I remember taking a class in business school, where we had to evaluate the financial prospects of startups. The startups were real, but the names were changed and in industries obscure enough that we rarely could guess the true identity without cheating.
Given limited information and numbers, we were each given one company and asked to present our analyses. Soon, however, a dominant strategy emerged: nearly every presentation predicted failure.
For the incentives of the classroom, that made sense. Most new startups fail, and for many different reasons. It’s easy to find a reasons for failure, and when you predict failure, you’re usually correct. As a result, the class taught us to practice skepticism, find reasons why things might go wrong.
But real life isn’t like the classroom. An investor with ten companies may see several fail, a few break even and only one earn enough to make up for all the past losses. Skepticism, in this instance, is easy but also not terribly useful.
This doesn’t just apply to startups. More formally, it applies to any situation where there is an asymmetric prior probability of success and equal (or greater) asymmetry in the results of that success.
Put simply: When failure is cheap, but frequent, and success is lucrative, but rare, it pays a lot more to recognize successes.
You can imagine the situation in a 2×2 matrix:
- Failure cheap, failure rare: No-brainer optimism.
- Failure pricy, failure rare: Trained skepticism.
- Failure cheap, success rare: Trained optimism.
- Failure pricy, success rare: No-brainer pessimism.
When success is likely and profitable, we all feel optimistic. Similarly when failure is likely and costly, we’re all pessimistic. It’s the latter two situations, where rare events also have uneven payoffs, that our intuitions often betray us.
For a good talk about many situations where cultivating trained skepticism is a good idea, Nassim Taleb’s The Black Swan, is a great book. Other websites like OvercomingBias and LessWrong, provide a lot of tools and examples of trained skepticism.
I feel trained optimism is a somewhat less discussed skill, so I want to highlight it here.
Is Trained Optimism Underrated?
Giving an overly optimistic prediction or idea, and having it be wrong, makes you look gullible and foolish. Giving an overly pessimistic prediction or idea, and having it be wrong, is generally forgiven as being cautious. Therefore, if your goal is only looking intelligent, and you have no other stake in it, skepticism is the more suitable strategy. Indeed, that’s what I observed from our classroom experiment: almost nobody was willing to bet their flawed startup would succeed.
But what if you have real stakes and not just your conversational reputation? Not every domain of life warrants trained optimism, but some certainly do.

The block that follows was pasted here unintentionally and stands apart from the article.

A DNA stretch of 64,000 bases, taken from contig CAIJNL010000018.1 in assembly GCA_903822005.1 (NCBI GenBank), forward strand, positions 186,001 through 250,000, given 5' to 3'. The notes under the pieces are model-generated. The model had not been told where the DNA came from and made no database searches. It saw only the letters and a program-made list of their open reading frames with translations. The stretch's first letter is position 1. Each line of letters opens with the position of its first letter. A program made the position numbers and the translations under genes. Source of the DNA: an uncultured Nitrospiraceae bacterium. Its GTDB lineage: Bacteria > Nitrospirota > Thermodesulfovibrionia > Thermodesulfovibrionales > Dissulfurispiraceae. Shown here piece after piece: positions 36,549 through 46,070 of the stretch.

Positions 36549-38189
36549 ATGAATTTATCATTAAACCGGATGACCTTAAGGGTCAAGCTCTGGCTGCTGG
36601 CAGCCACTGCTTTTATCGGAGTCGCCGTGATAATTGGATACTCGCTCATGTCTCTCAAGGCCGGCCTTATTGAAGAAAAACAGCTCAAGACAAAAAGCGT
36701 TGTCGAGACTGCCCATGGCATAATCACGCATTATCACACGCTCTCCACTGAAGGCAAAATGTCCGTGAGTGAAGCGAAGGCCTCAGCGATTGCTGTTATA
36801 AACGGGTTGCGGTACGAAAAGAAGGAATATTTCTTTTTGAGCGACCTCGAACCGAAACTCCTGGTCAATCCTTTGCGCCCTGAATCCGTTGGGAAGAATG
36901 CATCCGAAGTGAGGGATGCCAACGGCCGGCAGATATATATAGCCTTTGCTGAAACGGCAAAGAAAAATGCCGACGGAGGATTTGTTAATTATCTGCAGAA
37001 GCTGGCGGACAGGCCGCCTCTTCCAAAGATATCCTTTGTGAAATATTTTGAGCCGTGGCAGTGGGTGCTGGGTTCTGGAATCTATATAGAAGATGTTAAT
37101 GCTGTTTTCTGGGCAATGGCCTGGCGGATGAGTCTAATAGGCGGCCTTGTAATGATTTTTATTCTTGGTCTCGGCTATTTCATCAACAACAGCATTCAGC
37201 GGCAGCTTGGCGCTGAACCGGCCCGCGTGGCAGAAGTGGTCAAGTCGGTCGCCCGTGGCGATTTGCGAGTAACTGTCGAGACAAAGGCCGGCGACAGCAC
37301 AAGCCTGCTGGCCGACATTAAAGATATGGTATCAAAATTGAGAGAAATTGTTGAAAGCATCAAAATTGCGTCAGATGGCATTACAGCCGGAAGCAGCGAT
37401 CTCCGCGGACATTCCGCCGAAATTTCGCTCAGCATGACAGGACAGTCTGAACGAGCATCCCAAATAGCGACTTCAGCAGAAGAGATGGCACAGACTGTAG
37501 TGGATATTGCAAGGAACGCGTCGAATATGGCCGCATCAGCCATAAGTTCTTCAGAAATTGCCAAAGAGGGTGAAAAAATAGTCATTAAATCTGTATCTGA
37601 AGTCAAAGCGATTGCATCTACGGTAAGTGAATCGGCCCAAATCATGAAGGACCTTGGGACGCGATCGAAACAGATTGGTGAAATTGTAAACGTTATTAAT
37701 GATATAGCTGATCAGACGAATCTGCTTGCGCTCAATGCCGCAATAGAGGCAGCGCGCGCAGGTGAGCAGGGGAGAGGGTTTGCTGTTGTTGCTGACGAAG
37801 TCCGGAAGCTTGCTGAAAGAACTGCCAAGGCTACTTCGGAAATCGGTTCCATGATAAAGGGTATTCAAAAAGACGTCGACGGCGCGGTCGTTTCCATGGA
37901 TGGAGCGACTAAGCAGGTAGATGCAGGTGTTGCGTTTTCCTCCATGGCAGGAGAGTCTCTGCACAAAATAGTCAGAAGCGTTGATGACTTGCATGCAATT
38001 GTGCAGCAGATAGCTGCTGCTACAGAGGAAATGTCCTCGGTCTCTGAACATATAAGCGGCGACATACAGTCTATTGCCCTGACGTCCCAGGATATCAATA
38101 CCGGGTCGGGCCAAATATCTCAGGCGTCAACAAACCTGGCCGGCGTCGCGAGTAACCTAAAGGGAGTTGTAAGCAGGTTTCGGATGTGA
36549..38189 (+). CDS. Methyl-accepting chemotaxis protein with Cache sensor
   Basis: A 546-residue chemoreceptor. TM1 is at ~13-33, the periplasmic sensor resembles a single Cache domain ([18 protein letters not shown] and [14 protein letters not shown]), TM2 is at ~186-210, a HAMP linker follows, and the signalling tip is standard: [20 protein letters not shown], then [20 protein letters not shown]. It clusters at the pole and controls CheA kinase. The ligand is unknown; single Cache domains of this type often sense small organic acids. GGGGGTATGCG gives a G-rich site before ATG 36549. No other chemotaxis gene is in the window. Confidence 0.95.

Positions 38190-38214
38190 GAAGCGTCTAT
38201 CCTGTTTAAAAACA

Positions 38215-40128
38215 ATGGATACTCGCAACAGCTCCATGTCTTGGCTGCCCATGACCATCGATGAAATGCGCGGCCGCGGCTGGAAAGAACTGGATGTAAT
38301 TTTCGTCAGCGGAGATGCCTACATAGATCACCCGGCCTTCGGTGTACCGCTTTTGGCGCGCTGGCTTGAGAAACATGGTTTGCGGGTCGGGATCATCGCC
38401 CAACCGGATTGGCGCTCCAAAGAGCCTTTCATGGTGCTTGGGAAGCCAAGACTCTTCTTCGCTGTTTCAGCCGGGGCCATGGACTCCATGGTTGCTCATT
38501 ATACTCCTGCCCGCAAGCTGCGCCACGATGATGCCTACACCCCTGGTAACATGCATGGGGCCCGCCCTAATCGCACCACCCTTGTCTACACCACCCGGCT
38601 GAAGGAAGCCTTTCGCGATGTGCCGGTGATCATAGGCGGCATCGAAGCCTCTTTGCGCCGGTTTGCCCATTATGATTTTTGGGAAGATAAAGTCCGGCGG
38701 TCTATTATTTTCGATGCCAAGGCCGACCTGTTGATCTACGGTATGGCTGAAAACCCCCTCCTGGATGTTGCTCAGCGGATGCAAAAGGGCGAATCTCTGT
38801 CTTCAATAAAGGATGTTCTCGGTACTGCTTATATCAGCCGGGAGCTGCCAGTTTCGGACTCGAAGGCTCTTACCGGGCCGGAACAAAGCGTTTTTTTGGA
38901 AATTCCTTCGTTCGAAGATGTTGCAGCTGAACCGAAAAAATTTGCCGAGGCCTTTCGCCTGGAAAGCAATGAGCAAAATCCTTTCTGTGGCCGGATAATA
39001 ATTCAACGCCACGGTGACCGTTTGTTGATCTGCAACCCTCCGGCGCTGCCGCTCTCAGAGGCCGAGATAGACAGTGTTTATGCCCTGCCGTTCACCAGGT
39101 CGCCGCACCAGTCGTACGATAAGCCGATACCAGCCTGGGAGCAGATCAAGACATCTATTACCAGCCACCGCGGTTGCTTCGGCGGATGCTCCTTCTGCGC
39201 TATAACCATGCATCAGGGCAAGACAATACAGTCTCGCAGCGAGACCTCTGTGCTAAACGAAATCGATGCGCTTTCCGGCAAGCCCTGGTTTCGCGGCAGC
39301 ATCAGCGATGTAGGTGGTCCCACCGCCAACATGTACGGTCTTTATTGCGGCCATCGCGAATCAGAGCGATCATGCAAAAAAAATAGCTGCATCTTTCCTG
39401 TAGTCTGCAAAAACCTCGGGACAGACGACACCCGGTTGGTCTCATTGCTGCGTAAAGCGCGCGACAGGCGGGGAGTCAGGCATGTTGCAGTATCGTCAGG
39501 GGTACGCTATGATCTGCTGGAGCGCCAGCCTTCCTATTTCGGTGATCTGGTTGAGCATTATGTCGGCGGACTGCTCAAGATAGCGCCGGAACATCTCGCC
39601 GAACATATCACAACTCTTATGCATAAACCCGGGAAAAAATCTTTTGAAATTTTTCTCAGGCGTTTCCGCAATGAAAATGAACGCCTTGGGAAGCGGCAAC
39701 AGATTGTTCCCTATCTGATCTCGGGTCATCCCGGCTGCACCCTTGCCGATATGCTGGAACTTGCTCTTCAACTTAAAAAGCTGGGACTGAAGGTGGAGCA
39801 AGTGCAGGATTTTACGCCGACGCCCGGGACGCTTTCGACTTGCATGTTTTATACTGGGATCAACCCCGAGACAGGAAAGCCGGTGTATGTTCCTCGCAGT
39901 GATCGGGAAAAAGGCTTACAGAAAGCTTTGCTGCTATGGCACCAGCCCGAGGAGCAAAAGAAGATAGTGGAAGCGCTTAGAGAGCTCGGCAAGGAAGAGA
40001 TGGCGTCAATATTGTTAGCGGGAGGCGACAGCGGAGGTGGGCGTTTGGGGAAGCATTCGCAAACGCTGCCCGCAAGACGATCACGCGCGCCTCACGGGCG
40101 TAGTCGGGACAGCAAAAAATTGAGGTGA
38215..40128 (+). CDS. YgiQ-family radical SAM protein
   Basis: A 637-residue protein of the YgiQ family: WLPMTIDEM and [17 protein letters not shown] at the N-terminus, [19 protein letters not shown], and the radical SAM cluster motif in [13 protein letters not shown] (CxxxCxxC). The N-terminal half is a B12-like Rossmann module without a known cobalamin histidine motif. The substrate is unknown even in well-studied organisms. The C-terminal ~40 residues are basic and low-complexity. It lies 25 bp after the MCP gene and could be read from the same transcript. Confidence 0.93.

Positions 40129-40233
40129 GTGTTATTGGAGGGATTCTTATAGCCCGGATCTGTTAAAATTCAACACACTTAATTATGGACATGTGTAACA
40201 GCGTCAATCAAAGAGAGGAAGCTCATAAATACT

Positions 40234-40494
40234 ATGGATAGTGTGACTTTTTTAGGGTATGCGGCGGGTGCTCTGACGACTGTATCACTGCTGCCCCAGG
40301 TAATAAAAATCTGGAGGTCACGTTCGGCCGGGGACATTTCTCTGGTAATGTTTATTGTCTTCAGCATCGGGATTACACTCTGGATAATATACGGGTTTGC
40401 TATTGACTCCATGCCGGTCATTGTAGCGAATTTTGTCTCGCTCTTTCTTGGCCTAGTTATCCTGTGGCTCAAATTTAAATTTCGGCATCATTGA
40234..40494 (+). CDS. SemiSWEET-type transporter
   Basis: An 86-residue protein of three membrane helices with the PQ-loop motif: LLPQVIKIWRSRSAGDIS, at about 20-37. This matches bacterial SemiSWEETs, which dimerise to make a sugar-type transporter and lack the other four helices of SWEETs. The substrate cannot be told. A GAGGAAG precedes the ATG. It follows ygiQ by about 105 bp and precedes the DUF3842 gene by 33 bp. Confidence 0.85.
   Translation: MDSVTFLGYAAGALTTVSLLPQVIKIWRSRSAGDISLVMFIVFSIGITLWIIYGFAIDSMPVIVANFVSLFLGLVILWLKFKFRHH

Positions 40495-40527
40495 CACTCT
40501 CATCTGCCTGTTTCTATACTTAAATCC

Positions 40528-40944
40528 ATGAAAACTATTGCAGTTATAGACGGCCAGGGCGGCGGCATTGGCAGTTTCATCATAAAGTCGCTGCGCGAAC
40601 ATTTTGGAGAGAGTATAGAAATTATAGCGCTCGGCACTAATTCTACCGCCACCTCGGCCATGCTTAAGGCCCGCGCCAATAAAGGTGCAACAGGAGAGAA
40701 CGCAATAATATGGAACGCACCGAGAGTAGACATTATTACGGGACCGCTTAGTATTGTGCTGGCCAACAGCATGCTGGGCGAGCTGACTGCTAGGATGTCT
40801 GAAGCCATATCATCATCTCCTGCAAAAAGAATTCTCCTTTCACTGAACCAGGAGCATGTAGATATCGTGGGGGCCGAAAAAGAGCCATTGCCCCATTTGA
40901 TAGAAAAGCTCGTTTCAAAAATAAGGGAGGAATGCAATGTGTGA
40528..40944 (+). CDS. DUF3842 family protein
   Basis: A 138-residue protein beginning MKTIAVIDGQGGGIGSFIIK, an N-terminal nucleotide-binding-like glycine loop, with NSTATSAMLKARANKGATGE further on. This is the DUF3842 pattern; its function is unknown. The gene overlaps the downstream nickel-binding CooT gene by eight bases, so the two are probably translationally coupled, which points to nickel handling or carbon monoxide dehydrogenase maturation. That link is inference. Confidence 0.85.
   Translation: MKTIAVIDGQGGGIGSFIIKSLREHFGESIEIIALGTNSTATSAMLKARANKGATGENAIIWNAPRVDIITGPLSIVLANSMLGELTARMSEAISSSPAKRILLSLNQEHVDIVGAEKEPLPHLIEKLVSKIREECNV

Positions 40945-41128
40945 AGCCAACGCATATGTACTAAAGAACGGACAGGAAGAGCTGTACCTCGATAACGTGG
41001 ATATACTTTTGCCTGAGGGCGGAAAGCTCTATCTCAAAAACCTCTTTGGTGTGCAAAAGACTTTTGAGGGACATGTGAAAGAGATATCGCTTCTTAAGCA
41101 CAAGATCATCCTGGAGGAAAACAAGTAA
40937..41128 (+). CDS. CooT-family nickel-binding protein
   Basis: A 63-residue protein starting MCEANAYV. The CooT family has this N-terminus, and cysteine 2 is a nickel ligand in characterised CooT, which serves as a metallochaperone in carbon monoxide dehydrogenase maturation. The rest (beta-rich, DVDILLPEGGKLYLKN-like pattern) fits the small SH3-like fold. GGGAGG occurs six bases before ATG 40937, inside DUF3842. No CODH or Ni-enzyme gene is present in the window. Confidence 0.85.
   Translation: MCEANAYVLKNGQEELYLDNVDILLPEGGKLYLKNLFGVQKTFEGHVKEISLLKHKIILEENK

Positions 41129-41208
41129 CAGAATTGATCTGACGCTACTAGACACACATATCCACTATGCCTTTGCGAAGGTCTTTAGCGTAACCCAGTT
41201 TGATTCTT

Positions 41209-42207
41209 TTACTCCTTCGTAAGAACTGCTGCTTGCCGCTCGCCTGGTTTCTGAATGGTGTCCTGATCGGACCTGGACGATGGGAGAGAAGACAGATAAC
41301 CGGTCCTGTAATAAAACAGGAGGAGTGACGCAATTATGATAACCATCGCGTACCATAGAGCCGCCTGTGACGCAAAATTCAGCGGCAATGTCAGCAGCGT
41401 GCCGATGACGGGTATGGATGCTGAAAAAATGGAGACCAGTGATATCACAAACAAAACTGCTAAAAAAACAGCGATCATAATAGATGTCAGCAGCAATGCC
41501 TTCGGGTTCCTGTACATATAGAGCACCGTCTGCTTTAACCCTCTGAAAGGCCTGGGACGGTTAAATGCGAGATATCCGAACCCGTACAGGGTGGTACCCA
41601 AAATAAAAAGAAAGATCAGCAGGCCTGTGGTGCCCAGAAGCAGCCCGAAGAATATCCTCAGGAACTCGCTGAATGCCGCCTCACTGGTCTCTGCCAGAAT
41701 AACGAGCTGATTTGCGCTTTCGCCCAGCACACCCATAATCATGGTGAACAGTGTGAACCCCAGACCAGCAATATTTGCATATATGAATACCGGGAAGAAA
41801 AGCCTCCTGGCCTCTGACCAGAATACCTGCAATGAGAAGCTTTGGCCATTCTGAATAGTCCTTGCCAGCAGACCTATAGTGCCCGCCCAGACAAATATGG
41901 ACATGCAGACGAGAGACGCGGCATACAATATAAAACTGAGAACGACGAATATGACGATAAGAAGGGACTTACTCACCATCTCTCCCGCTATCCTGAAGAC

I think a lot of personal and professional projects largely fit under this category. There’s some minimal opportunity costs and extra effort, and most the time they won’t be great successes. But some of the time they will, so the person who keeps trying and experimenting will beat the skeptic in the long run.
Learning new things is almost always this case. I’ve learned many things that have never served a practical purpose in my life, but often the few that do are quite unexpected. Doing the MIT Challenge, for example, I found the classes on probability and logic more useful than many of the programming classes, something I hadn’t expected.
Optimism as a Skill and a Mood
Bear in mind, this trained optimism is about trying to more carefully pick winners (rather than losers) not a blanket policy of good feeling about every possible action one could take. Also, if the size of success is still dwarfed by its improbability, it’s probably still a bad decision.
In this sense, optimism is a skill. It’s focusing on improving your ability to pick good project candidates, business ideas, habits to follow and not worry too much about the ones that fail. It also means accepting slightly less accurate beliefs, for the extra payoff big wins can create.
But optimism is also a mood, not just a skill. I don’t think one can mechanically implement trained optimism (or trained skepticism, in the situations where that is better suited) without changing your mood about a certain area of life. When hard numbers aren’t available, we rely on moods as heuristics for processing the world and biasing our thinking in a favorable direction.
Being able to pick winners requires looking for ways things can go right and not just the ways things can go wrong. It requires tuning yourself to see the subtler positive signs instead of the overwhelming negative ones. In that sense, optimism is a cultivated emotion, not just a calculation, and at least some of the time, the smarter bet.